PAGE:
High tide on Delaware Bay presses migrating shorebirds against storm sewer outfalls near Cape May. The sandpipers, red knots, and turnstones that migrate to the Arctic in numbers approaching one million, already face declines in horseshoe crab eggs, their principal food along these shores. Rising sea level now is reducing the area for foraging, and could affect the success of this annual flight thousands of miles from South America to the Arctic.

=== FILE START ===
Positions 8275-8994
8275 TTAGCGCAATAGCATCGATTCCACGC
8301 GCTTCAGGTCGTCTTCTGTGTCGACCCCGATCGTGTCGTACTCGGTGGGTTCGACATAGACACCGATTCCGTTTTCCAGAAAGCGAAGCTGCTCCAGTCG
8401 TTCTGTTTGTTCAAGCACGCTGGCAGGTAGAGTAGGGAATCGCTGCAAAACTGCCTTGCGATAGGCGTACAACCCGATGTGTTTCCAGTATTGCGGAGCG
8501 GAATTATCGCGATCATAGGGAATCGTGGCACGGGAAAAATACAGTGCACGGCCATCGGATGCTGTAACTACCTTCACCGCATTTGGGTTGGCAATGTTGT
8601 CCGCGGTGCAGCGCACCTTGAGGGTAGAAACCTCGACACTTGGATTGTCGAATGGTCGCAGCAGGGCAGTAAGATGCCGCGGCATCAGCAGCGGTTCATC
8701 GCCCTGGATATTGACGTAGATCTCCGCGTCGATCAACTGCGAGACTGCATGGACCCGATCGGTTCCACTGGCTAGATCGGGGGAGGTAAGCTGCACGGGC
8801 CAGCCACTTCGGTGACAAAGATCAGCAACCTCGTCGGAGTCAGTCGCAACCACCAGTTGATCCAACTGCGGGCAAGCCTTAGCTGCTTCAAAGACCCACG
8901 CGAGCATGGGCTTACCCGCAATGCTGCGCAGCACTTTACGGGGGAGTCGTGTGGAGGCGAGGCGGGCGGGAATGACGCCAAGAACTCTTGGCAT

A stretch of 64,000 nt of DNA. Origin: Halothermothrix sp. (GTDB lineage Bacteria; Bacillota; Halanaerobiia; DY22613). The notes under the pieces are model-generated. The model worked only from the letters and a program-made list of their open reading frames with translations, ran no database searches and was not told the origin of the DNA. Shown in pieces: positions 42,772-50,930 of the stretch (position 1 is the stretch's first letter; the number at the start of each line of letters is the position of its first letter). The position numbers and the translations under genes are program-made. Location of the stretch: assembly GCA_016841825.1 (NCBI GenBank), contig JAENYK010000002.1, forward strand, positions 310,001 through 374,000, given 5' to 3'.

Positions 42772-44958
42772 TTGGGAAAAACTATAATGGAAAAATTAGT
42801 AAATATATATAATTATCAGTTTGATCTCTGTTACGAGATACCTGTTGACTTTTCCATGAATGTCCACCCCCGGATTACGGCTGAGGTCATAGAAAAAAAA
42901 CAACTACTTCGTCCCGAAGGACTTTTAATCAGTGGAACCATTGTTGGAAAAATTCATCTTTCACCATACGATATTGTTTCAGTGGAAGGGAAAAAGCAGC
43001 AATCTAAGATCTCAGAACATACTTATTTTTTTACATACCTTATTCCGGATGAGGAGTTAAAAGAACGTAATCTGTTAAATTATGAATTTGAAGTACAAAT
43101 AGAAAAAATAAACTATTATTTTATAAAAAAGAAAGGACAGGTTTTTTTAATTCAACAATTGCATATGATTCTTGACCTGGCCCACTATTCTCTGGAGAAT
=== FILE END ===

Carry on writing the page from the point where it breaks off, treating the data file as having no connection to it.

Even more drastic changes are occurring in Chesapeake Bay to the south, where sea level rise is more than twice the world average -- and predicted to rise about 8 inches in just 25 years. Crucial islands like Poplar and Smith, and wetlands like the Blackwater National Wildlife Refuge, are succumbing to the encroaching waters.